Tag Archives: free writing

Squeezing Creativity From a Dry Spell

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Creativity is the life force of writing. It’s what makes readers feel alive, and is what captures and keeps their attention. Without creativity there would be no stories. So, what happens when creativity suddenly refuses to strike?

Writers can’t write.

They must find a way to reinvigorate themselves, or their work will come out feeling stilted and forced.

How do writers recover from a dry spell? Over the years, I’ve picked up a lot of different ways from a number of writers.

  1. Free write. Write down anything and everything that comes to mind. Verbal vomit, in many ways, can lead to new ideas, even if the free writing itself isn’t all that great.
  2. Gain a writing persona. Create a separate writing personality, someone other than you to write for a bit. Your hands will still be doing the typing, but you’ll be on a beach somewhere, while your persona gets the creative juices flowing.
  3. Learn something. Pick up gardening, astronomy, cooking, yoga, Russian, anything that might interest you. Read a few textbooks too. The more you learn, the more information you have to create from.
  4. Meet someone new. Each new person you interact with comes from a different background, and has a unique perspective. Never been far away from home? Go someplace utterly different and strike up a conversation.
  5. Keep a journal with you at all times. You never know when inspiration will strike. Perhaps the sun glinting off a rusty sign, or a man weaving straw hats on the boardwalk, can be used as part of a scene.
  6. Time yourself. Give yourself a set amount of time to focus on writing. It can be fifteen minutes a day, or thirty minutes every other day.
  7. Get outside. Yes, allergies can be a pain in the butt, but being outside can breathe creativity back into you. Go for a hike or a jog, or find a bench by a river and people watch. Heck, stare at the way the sun highlights the green in the trees’ leaves.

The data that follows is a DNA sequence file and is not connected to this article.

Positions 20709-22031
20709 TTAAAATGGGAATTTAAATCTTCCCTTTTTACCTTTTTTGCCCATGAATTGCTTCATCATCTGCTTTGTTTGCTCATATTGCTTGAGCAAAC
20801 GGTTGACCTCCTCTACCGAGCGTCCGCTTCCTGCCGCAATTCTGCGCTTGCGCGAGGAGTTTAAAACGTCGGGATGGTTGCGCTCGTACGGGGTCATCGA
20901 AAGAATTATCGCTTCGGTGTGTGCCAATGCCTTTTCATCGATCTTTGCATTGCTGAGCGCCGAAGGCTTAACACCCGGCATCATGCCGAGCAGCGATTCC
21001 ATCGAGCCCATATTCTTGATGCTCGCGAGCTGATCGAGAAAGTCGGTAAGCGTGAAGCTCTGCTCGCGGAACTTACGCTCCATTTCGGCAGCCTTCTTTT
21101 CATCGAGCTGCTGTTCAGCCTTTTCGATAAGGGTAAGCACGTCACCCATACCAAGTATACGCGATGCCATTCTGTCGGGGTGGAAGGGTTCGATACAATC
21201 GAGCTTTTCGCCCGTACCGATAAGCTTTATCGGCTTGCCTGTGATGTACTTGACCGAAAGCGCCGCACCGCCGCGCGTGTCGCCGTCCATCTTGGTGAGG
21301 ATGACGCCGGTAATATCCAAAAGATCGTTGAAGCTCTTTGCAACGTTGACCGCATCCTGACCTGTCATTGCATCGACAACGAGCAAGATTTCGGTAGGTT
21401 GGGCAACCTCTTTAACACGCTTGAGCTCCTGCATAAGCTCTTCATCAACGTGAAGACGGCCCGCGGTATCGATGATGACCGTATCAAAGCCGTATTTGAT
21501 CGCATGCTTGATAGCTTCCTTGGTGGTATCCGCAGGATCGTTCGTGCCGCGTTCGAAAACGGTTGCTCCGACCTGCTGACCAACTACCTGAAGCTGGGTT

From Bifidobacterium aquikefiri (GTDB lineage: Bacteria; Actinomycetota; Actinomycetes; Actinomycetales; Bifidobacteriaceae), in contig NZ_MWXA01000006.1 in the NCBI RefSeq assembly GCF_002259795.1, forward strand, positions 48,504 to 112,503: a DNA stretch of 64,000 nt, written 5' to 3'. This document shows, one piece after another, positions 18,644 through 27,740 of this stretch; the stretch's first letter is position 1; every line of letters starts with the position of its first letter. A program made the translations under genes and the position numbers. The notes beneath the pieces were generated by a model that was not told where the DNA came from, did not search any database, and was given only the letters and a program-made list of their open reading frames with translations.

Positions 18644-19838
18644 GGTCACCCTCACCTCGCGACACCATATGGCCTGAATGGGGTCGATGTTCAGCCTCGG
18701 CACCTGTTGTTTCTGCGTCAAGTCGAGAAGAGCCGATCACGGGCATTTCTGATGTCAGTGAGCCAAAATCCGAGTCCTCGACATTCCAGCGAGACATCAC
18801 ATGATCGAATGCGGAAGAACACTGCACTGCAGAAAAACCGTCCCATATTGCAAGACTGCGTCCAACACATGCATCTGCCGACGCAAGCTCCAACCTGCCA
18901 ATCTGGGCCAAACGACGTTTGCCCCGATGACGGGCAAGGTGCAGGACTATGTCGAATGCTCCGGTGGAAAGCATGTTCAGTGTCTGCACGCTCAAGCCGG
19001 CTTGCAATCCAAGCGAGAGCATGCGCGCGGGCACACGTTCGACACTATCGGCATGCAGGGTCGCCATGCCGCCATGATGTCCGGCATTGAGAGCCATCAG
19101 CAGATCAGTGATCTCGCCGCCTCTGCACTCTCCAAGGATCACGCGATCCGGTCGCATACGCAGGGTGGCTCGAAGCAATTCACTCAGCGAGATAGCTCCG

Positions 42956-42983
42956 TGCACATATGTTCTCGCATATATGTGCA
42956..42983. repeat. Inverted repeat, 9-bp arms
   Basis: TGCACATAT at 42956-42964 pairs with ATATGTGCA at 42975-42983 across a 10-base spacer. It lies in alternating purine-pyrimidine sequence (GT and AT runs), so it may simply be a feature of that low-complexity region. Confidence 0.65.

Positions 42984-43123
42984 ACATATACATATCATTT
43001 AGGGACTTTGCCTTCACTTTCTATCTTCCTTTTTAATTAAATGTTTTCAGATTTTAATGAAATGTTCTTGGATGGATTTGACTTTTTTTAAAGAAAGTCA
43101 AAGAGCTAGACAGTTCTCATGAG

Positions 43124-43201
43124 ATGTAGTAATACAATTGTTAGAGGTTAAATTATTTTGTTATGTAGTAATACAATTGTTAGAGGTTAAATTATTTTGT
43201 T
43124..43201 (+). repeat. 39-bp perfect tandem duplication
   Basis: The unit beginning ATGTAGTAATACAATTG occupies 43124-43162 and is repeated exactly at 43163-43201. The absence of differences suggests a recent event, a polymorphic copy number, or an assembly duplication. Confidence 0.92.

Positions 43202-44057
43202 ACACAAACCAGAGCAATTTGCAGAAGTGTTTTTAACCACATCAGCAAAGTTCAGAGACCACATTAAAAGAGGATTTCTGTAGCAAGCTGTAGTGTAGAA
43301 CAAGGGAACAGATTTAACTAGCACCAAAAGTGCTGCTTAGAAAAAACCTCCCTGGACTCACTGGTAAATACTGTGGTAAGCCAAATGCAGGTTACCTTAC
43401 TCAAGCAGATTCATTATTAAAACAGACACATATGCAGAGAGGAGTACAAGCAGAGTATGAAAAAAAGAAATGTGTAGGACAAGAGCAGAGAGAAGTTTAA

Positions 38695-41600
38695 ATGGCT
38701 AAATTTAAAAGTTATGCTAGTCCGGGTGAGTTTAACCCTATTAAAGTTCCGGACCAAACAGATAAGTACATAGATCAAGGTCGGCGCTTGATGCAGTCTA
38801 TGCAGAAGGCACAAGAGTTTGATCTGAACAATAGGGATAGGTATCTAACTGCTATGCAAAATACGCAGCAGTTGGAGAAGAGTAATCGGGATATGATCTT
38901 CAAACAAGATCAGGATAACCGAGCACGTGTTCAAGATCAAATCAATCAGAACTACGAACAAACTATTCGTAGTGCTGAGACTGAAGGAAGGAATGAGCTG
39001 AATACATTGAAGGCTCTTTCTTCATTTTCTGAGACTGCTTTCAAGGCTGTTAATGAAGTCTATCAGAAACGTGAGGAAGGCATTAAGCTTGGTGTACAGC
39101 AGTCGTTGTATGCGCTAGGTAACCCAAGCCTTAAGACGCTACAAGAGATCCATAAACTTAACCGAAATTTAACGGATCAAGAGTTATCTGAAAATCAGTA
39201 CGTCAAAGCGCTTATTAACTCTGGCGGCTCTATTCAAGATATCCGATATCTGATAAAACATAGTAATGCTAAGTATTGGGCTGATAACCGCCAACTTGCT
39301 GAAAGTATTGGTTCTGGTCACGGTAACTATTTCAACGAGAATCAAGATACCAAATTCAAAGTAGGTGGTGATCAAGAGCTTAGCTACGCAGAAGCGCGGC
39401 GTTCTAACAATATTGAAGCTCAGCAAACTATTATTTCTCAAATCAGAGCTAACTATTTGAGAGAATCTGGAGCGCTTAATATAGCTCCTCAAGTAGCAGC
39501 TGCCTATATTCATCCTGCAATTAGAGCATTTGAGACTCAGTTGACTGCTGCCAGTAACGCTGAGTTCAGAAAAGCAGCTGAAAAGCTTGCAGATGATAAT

8. Be in the zone. This term is usually applied to athletes, but it works great for writing too. When you’re writing, focus all your attention on writing. In fact, with whatever you’re doing be in the moment, whether it’s reading a book, washing the dishes, or participating in a conversation.
  9. Be open to everything. Judgment hinders creativity because it limits how you view the world. There’s a reason the saying, “Never judge a book by its cover,” has stuck around.
  10. Screw it. Not everything is going to always work out perfectly. There will be roadblocks, hiccups, and mountains. Recognizing this will allow you to move past the traffic jam. One of the great aspects of writing is that you can go back later and edit, so let a chaotic mess crash all over the page. Who knows, something great may come of it.

Have more ideas? Post them in the comments section

(Photo courtesy of subflux.)

Writing and Meditation: Opening Yourself Up to Inspiration

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Recently, I returned from a trip to Oregon, where I had my first real experience with meditation. It was intriguing, especially because the individuals around me seemed so much better at meditating than me.

Meditation is not easy. But what it does do is something most other writing advice cannot. Meditation allows for inner exploration.

So much influence bombards us from the outside world that our minds can become clogged. Sitting down and focusing on writing becomes that much harder. Meditation gives your brain a chance to push away all that outer noise and focus inward.

When you’re able to focus on your internal influences, your creativity will increase.

How?

While outer information is vital to writing, (wide spread reading is a huge component to writing well) if you can’t process the information effectively, then your ability to interpret and discover new and fascinating ideas decreases.

Meditation provides the path to untainted creativity. When you’re aware of your thoughts, and are able to have an honest conversation with yourself, ideas will flow much easier.

However, to be successful, meditation needs to become a habit.

How does that happen?

  1. Time.

Make time to meditate, whether that’s going to meditation classes, retreats, listening to an instructive meditation disc, or spending ten minutes, or half an hour, three days a week on your own.

  1. Patience and forgiveness.

It takes time to learn how to meditate, and each person is different. What meditation means to one individual may be very different than what it means to another.

Forgive yourself if you’re unsuccessful when you start meditating. Forgive yourself if you miss a day or two of meditation, or if you hit a rough patch and find you’re unable to internally explore.

By forgiving yourself for your slip-ups, you’re allowing yourself to begin anew the next day. This stops you from stifling your creativity.

You’ll discover that after meditating, you’ll have a calmness in your mind. This is a fantastic time to write. You can focus on your current story or you can free write. Just get the ideas down before the outside world begins to clutter up your brain.

Over time, you’ll find that you carry that internal calmness with you. You’ll process information faster and more efficiently. You’ll be able to interpret both outer and inner stimuli. More ideas, as well as more connections to other discoveries, will come to you.

What do you think about writing and meditation?

(Photo courtesy of Angela Marie Henriette.)